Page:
How do CVAs affect landlords?

Company voluntary agreements (CVAs) have become a significant issue for retail landlords – but do they always entail having to take a loss?

Nathanael Young talks about CVAs in the RICS Property Journal.

Company voluntary agreements (CVAs) have been hitting the headlines as major high-street names continue to go under. In this article for RICS Nathanael Young looks at whether these arrangements are leaving landlords high and dry, and what the alternatives might be.

CVA's can help reduce the costs of the insolvency process as they are considered to be more flexible.
Company Voluntary agreements used to be a fairly uncommon insolvency procedure. Recently, however, the trickle of cases has become a flood, with big names such as House of Fraser, Carpetright and New Look proposing such arrangements.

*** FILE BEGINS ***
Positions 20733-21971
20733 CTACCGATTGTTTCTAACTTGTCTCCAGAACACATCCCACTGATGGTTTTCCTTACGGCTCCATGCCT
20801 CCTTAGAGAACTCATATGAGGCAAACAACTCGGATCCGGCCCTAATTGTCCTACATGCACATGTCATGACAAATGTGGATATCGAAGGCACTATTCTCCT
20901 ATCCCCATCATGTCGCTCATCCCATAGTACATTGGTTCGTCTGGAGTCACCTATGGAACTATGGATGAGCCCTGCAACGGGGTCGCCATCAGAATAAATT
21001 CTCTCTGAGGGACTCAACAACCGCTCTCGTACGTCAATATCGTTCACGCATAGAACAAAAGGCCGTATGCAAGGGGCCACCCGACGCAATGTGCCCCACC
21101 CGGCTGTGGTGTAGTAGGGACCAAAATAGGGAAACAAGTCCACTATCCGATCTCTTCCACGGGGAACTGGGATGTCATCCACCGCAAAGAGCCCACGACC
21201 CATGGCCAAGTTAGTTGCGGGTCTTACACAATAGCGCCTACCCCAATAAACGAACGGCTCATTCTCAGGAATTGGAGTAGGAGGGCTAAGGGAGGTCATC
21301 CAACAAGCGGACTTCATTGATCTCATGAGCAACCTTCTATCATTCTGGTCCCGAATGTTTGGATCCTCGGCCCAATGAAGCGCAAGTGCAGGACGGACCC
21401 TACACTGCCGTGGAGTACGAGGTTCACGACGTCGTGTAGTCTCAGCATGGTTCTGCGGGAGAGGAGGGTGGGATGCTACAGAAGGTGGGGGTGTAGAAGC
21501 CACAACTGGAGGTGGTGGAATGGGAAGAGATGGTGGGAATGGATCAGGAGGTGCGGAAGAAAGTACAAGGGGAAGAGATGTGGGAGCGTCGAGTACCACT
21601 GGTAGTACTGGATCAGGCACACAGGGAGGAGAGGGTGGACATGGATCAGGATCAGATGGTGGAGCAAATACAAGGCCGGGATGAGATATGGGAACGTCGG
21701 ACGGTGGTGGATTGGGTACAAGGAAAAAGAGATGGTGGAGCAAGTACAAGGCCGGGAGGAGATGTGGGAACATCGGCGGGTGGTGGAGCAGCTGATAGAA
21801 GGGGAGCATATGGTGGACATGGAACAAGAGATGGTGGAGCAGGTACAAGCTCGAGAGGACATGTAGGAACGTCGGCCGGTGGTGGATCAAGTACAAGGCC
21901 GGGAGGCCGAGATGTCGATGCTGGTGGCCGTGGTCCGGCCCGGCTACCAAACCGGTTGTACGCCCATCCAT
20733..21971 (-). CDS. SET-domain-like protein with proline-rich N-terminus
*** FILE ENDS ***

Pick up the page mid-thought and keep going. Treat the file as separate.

The increased popularity of online shopping, business rates, uncertainty over Brexit and a squeeze on household spending have all been putting pressure on the retail sector and the fate of Toys ‘R’ Us and Poundworld show that these are no theoretical concerns.

Whether justifiable or not, CVAs have increasingly become the go-to restructuring tool.

What are the issues for landlords, do they mount legal challenges to them, and are there alternative approaches that might reduce the burdens for landlords? Read more of Nat's article in RICS Property Journal.


If you would like more information or advice relating to this article or a Commercial Litigation & Dispute Resolution law matter, please do not hesitate to contact Nat Young on 01727 798034.

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